Marketing Clients

Posted by Scott

I wouldn’t normally post something like this, but it is Friday and this is pretty good. I am having bad flashbacks from my freelance days, sort of in the same vein as this. Enjoy the weekend, but if you have clients like these, I am sure you’ll be stressing all the way through it anyways.

25 Comments Leave A Comment


Dave says:

July 25, 2008 at 11:39 am

I sent this to a client/friend a few weeks back.

Response: Designer geek and WTF. Why do agencies always respond this way to client input?


Andy W. says:

July 25, 2008 at 11:40 am

I just forwarded this to a dozen people.
My favorite part is when the never before seen third woman client pops up in the room.

This is the story of my life.


Scott says:

July 25, 2008 at 12:46 pm

not sure, but it always seems to have something to do with go betweens trying to appear useful. when you’re not working directly for the person making the real decisions, the middle man is always trying to assert some sort of power or control over the project. then they report back to the boss with the altered product and the boss changes it. repeat ad infinitum. any time I talk to young designers about working with clients, I always recommend setting limits to the number of rounds of revision right from the start. that way it’s very clear how many times this cycle can repeat. sometimes clients just don’t know when it’s done, and it’s up to you as the designer to assert your role and let them know when it’s in their best interest to wrap it up. Sometimes I think they forget what they’re paying you for.

yeah, that’s classic, the “new” client emerges from the ether with a whole new set of objectives which, without fail, contradict the imperatives set at the beginning of the project.


Rent says:

July 25, 2008 at 12:53 pm

going through this as we speak…guidelines for the guidelines next to suggestions and your own style…where does it all fit in?!


Scott says:

July 25, 2008 at 1:11 pm

just look past it all and design something good that you know fufills the spec, most rational humans (even some clients) will see the result and accept it.


Jason Warth says:

July 25, 2008 at 3:00 pm

This is just incredible… I started having a flashback to my old agency, and then I realized — I think this was recorded there! All the cubicles, chairs, tables, conference phones, etc. were all the same.



Damo says:

July 25, 2008 at 11:00 pm

hahahhaha classic conundrums! funny to look back at this for insight into how to formulate defined relationships with clients…yet not so funny when it starts to happen while on job…setting defined boundaries and limitations is indeed a good practice and certainly can educate the client to understanding the cost and time factors…although with large corporate bodies I tend to feel that some people really think it isn’t pertinent to them in regard to the cost – they’re just acting as the messenger and therefore no real responsibility – just another stat drone thus all the politics of go betweens etc…I tend to visual a perspective if this client practice was acted out to other areas of specialty…eg accountant, or human resources or something of the left brain creatures…god help us all…being a creative – problem solver, the expectations are huge at times!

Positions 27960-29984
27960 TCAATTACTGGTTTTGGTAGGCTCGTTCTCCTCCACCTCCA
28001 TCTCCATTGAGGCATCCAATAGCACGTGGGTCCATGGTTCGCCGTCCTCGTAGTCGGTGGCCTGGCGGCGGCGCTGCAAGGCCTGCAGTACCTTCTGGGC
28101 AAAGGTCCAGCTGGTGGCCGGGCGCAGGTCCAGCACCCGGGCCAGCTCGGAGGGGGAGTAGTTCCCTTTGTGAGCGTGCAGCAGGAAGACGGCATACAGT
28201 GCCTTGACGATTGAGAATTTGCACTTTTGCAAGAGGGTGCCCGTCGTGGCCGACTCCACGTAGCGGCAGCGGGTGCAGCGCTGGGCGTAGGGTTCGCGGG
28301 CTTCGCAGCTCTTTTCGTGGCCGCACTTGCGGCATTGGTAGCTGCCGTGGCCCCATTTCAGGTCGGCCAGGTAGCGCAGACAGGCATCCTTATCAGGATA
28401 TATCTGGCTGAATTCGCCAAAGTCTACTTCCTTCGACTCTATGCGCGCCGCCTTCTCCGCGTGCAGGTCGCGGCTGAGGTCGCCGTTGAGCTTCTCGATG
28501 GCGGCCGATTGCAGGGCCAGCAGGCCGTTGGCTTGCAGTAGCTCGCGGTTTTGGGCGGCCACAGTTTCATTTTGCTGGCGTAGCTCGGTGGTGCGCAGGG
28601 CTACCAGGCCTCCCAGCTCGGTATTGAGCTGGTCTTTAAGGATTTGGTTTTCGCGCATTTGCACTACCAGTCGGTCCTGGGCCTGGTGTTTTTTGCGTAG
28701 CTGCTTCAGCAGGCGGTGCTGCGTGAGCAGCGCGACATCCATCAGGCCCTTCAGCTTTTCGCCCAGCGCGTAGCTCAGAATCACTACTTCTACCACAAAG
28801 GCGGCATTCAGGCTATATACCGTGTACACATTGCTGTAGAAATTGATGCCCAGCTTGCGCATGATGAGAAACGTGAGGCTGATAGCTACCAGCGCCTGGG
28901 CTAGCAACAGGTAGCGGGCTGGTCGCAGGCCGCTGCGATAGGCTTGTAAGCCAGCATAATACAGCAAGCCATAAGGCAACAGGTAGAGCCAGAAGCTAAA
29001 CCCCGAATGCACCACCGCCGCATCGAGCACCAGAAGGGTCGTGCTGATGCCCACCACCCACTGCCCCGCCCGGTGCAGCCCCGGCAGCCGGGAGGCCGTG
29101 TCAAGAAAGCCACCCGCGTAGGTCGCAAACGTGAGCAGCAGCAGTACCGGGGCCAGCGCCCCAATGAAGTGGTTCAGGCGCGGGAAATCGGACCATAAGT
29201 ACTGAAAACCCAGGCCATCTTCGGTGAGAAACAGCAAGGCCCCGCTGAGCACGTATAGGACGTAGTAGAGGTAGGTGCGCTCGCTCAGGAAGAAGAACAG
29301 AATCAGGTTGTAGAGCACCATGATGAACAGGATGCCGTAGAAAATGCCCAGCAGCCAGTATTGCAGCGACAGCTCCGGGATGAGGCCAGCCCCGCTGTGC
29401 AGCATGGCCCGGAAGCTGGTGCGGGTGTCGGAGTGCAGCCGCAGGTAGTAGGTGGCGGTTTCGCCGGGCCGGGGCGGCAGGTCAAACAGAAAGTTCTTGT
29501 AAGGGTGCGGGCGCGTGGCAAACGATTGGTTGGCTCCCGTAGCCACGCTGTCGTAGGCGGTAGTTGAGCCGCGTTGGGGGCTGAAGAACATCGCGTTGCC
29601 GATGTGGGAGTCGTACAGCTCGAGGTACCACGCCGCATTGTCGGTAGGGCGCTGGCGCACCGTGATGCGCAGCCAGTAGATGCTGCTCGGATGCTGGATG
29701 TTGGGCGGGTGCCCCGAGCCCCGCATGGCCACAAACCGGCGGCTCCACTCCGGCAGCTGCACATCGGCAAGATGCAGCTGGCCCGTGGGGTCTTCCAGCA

Scott says:

July 26, 2008 at 3:46 pm

I quit freelancing a couple years back to focus on music and my personal design work. I still do one or two projects a year if something interesting comes along (like the obama poster, although that wasn’t a paid gig so not sure that qualifies as freelance).

it’s nice to be able to focus, but I sometimes miss it, having deadlines and deliverables keeps you sharp as a designer and pushes you to evolve.


david says:

July 26, 2008 at 3:57 pm

like your stuff. im working in advertising agency and im wondering how do you manage to live working on personal design (and music)


James says:

July 27, 2008 at 3:41 pm

If I had a dollar…

What’s worse is when you know your initial concept would look great in your portfolio but the bastardised version that sees the light of day is something you are utterly ashamed of. *sighs*


Sunil Sarwal says:

July 29, 2008 at 9:03 am

Judging from the comments, it seems most of the people here can relate to the video. It definitely describes my day to day experience.

I’m still fairly new to working as a professional graphic designer. I’d really like to hear from some of the more experienced designers about how they avoid this sort of situation. Do you just learn to live with it, or are there concrete steps you can take to build a healthier client relationship?

(Because frankly, I’m going crazy over here.)


Jayden Lawson says:

July 29, 2008 at 3:24 pm

Scott Says: it’s nice to be able to focus, but I sometimes miss it, having deadlines and deliverables keeps you sharp as a designer and pushes you to evolve.

I could imagine doing your own thing would make it a challenge to focus and be productive. I guess the driving factor that was client deadlines is replaced by personal goals?

At what point did you decide to change Scott? Or, what gave you the confidence to do so (if it was needed)?


Michael says:

August 4, 2008 at 2:32 pm

This has been floating around my work and everything thinks its soo funny. The sad thing is that its true and if my account team would manage the client things like this wouldn’t happen. AWH welcome to my daily nightmare.